If you’ve ever listened to the Hamilton musical soundtrack, or you had the unique opportunity of seeing the production for yourself, one of their best songs is Yorktown. It describes the battle of Yorktown in 1781; the battle that had the British wave the white flag in surrender!
A line in the song reads, “And so the American experiment begins, with my friends all scattered to the winds…”
In the Summer of 2016, I was playing that song multiple times a day. Why? As a member of the After-School All-Stars team, we were launching a new program in Oakland, Calif. I spent a year traveling to the Bay Area, meeting with city officials and educators in San Francisco, the school district and charter schools in Oakland, trying to figure out where we would begin our “All-Star experiment” in the East Bay. We spent that Spring and Summer hiring and training staff, aligning with partners, and even launched a Justice League superhero theme as our pitch to students at Claremont Middle School. I remember being restless the night before we launched, having visions of grandeur as I imagined our staff walking the halls and students basking in our Out-Of-School-Time glow!
I had this feeling before but magnified multiple times over. April 2, 2019 marked the one-year anniversary of the passing of an amazing human being by the name of Bonnie Reiss. Among many things she accomplished in life, she was the founding executive director of a new OST program by the name of Arnold’s All-Stars back in 2001. I joined a community of creative, committed, and bold individuals in April 2002 that wanted to help transform communities in Los Angeles. We had spent months finding the right people and building a training experience that went well beyond what you might consider professional development today. At one point, we had a two-week training, with Bonnie present to see how we were preparing ourselves, and our pitch, to win over middle school youth in East LA and South Central LA.
We launched in May 2002 and it was crazy! The nervous energy, long days, the continuous scheming and planning and dreaming, with what one of my colleagues coined as “Part-Time Staff with Full-Time Attitudes.” If that doesn’t describe our spirit, then nothing will. Bonnie, you put us together 17 years ago! You started that great OST experiment! We want the world to know that you did not “throw away your shot” (another awesome Hamilton reference).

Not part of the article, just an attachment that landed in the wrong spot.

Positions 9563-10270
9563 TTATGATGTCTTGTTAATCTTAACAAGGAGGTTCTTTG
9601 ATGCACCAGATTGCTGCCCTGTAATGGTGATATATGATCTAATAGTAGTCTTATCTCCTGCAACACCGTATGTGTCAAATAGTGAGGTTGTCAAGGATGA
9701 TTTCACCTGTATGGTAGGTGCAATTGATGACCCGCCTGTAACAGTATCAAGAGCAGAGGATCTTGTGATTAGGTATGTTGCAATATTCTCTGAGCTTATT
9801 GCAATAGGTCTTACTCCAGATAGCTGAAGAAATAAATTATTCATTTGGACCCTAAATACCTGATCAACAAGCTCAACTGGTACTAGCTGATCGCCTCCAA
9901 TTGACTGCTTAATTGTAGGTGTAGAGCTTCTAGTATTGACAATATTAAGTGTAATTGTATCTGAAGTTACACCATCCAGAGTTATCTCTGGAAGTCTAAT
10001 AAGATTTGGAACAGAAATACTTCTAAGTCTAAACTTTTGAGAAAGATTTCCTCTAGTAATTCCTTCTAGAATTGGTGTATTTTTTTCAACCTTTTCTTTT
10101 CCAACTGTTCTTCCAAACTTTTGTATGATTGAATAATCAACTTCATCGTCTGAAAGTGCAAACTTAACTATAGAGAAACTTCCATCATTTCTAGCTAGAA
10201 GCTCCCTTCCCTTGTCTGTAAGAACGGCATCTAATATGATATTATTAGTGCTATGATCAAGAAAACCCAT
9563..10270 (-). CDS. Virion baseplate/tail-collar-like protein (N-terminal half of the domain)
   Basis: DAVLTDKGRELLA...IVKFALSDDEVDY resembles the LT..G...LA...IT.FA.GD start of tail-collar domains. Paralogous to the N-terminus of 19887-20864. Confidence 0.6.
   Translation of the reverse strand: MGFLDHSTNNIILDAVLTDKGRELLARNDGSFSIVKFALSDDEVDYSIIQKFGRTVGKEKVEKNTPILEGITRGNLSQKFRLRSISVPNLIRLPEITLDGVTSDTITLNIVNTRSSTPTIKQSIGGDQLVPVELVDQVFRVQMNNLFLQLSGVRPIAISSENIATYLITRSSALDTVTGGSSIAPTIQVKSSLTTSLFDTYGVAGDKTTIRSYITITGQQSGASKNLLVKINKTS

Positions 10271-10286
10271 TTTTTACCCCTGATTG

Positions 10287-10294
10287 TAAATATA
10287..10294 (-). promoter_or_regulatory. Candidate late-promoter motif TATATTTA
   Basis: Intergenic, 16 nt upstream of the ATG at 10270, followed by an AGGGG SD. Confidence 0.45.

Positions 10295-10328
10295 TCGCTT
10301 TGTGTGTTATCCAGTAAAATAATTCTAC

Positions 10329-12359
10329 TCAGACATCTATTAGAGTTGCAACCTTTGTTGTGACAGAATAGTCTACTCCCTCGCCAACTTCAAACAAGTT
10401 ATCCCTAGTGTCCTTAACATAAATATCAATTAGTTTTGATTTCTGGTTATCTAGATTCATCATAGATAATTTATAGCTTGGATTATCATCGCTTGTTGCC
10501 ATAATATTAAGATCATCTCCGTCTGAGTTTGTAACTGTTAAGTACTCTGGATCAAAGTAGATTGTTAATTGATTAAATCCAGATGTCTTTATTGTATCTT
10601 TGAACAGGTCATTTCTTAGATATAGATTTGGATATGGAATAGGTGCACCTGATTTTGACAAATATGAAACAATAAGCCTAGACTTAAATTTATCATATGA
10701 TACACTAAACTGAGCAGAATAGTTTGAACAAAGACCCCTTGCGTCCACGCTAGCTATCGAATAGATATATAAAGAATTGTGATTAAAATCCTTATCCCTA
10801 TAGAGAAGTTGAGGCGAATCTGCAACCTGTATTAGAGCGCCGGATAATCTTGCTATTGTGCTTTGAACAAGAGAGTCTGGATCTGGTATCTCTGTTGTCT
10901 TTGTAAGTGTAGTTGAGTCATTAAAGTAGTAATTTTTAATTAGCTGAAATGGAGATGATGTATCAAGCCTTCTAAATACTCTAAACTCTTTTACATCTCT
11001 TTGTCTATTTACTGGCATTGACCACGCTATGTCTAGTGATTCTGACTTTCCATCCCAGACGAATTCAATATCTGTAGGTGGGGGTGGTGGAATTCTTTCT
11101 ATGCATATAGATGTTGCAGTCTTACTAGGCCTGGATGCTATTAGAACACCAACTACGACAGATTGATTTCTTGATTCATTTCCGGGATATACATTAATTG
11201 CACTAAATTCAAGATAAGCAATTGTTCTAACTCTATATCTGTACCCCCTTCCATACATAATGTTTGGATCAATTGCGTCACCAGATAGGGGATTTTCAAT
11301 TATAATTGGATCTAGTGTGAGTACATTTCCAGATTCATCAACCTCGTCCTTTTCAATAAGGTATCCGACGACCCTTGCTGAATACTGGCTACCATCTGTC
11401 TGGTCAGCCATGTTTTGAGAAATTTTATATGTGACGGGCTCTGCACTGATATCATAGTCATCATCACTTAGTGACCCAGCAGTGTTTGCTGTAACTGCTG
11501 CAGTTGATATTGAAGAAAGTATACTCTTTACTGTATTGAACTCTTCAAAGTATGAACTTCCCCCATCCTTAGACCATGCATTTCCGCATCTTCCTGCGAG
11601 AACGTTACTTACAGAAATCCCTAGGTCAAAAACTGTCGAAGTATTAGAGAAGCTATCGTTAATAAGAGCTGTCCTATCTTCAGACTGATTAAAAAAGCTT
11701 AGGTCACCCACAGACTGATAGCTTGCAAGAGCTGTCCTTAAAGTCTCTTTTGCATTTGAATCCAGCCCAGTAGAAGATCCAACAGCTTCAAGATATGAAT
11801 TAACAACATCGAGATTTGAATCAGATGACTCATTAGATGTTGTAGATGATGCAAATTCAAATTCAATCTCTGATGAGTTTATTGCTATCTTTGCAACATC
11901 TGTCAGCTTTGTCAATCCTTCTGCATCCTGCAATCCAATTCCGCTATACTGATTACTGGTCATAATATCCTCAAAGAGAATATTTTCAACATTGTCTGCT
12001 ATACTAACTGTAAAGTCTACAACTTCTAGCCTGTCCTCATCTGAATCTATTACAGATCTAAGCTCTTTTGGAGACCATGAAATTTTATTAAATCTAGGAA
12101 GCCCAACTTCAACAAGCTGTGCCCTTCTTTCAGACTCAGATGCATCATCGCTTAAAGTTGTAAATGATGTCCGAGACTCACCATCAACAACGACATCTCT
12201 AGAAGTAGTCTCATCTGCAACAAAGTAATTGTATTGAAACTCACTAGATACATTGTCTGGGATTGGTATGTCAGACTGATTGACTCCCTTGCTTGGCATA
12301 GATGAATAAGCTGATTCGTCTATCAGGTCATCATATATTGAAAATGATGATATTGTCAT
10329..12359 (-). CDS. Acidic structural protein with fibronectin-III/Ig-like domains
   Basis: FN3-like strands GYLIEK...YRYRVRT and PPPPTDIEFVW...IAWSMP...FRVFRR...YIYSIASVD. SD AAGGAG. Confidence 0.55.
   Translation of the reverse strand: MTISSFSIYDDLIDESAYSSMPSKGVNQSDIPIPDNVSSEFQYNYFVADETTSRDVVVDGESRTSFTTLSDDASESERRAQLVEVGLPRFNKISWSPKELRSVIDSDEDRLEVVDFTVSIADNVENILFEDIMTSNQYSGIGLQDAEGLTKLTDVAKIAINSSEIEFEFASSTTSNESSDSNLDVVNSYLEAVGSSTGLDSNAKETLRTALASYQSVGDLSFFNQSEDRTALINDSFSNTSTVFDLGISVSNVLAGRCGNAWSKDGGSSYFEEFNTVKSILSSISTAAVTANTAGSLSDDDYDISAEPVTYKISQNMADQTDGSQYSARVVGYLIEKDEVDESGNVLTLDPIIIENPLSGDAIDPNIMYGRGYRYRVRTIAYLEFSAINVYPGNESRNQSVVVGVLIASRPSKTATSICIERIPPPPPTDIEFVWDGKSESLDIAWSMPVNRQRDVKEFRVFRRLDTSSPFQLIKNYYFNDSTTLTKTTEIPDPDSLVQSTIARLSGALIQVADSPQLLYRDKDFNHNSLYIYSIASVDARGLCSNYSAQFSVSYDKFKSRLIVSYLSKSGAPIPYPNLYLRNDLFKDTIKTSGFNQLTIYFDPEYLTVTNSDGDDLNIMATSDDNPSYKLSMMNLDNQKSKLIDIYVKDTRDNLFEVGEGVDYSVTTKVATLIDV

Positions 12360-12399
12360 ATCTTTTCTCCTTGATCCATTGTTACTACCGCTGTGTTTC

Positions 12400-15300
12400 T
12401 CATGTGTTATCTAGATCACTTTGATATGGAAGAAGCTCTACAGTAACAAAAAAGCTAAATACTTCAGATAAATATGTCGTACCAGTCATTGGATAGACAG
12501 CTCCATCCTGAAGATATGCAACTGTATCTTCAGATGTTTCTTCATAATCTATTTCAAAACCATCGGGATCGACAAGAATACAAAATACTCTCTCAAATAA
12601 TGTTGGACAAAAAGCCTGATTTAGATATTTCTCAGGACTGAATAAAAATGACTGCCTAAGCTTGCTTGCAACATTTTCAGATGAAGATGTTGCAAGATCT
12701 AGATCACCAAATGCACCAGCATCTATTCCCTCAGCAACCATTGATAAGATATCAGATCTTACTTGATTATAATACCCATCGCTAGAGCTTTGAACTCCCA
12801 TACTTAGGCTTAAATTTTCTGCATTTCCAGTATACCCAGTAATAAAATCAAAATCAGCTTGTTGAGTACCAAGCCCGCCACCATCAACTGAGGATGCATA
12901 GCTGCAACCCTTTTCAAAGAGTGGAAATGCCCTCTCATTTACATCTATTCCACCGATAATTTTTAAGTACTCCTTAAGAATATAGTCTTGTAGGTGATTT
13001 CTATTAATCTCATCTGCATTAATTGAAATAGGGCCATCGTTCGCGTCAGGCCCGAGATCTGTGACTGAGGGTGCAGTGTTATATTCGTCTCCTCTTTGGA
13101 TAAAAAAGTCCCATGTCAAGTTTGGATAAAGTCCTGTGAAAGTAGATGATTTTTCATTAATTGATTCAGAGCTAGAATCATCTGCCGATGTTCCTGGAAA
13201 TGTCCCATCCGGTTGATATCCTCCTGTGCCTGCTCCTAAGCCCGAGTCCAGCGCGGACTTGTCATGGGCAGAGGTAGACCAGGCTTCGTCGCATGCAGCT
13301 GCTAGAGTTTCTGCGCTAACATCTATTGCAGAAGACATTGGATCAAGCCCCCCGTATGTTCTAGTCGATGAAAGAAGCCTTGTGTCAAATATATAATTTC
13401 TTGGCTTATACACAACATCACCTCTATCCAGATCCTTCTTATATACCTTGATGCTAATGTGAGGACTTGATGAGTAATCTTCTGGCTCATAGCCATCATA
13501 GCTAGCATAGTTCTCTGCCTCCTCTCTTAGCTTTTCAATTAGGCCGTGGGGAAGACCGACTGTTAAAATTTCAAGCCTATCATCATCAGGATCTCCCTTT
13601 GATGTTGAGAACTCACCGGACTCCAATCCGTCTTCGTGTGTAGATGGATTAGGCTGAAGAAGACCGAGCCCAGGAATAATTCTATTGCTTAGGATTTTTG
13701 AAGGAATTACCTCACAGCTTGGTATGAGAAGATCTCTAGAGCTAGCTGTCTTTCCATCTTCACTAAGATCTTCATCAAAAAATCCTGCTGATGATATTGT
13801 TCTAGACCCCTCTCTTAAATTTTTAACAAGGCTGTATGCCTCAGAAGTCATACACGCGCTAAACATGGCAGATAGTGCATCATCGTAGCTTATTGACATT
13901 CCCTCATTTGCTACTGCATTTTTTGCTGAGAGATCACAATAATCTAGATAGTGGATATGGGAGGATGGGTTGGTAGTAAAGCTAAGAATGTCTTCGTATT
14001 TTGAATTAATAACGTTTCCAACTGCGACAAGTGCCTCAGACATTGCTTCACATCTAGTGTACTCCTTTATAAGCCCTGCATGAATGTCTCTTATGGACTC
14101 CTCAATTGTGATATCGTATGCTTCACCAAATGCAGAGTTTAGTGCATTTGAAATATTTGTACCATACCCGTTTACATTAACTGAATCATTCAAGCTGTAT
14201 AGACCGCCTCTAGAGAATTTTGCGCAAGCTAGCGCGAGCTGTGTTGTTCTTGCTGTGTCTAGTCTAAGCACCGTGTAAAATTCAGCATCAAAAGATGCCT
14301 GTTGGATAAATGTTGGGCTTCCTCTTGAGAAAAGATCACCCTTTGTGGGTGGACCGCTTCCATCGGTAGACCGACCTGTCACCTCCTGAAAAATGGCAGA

Over these past few years, I came to the realization that I would never relive the start of Arnold’s All-Stars. That the colleagues and adventures we had could never be duplicated. The launch of the Bay Area program was memorable and powerful, but nowhere near the same.
Having said that, there are ingredients in that recipe that could be used to create a “founding” or start-up experience for all of us practitioners, leaders, and managers! Here are a few of the things that stood out in those early years!
1) Don’t settle in the experience you want to offer: Why just design a banner when you can create a billboard? Why take a field trip when you can take a vacation? Why deem an opportunity as a privilege when you can call it VIP Status? It does not take a lot of money, it just takes a fresher, edgier perspective.
2) Create. Create. Create: Our teams were energized by creativity. Human beings, we are designed to create. When we don’t contribute, we don’t feel ownership. We take the “someone else will do it” mentality. Because we had the license to create in those early years, we went from Microsoft Clip Art to using Photoshop in a matter of months. With few dollars spent except for some tutorial books. Give your teams the power and freedom to create!
3) Find places outside the office or school site to dream: There was a Denny’s near the Twin Towers Jail in LA where we went to dream big. Don’t know if it was the Moons Over My Hammy omelet, but a lot of cool things were thought of in that space. There’s something about changing the scenery, and being consistent in meeting there, that builds tradition, memories, and friendship!
4) Allow for passionate conflict: “Is this the best that we can do?” was a question that my friend and mentor, Diego Arancibia, threw out one time! It stunned us. We wanted to fight back, but we knew he was right. He will tell you it was not about being right, but about being authentic. It pushed us to new levels of quality and commitment!
5) Ask those that have a lot to give, to give a lot: There are so many stories of staff just stepping up and being bold. Whether it was an ask around food for our families, money for supplies, funding for our programs, field trips for our students, we asked people to give a lot. And give a lot they did!
So, there you have it. If you’ve been part of a start-up team, then you know how these experiences bond people. We have a responsibility as long-time members of the afterschool community to pass these experiences on to newer generations. Why would we ever want to rob our colleagues of the opportunity of launching their own great afterschool experiment?!
Dedicated to the late, great Bonnie Reiss. The one that brought the few to transform the many! You can check out my Facebook post dedicated to her last year. It tags my All-Star friends who have been scattered to the winds, out there, doing amazing things in and out of OST!
P.S. Oh, and by the way, if you were wondering how that first day in Oakland went, it was a disaster! Ha, ha! But we recovered. Just keeping it real!
For breakfast, I had a turkey and cheese quesadilla!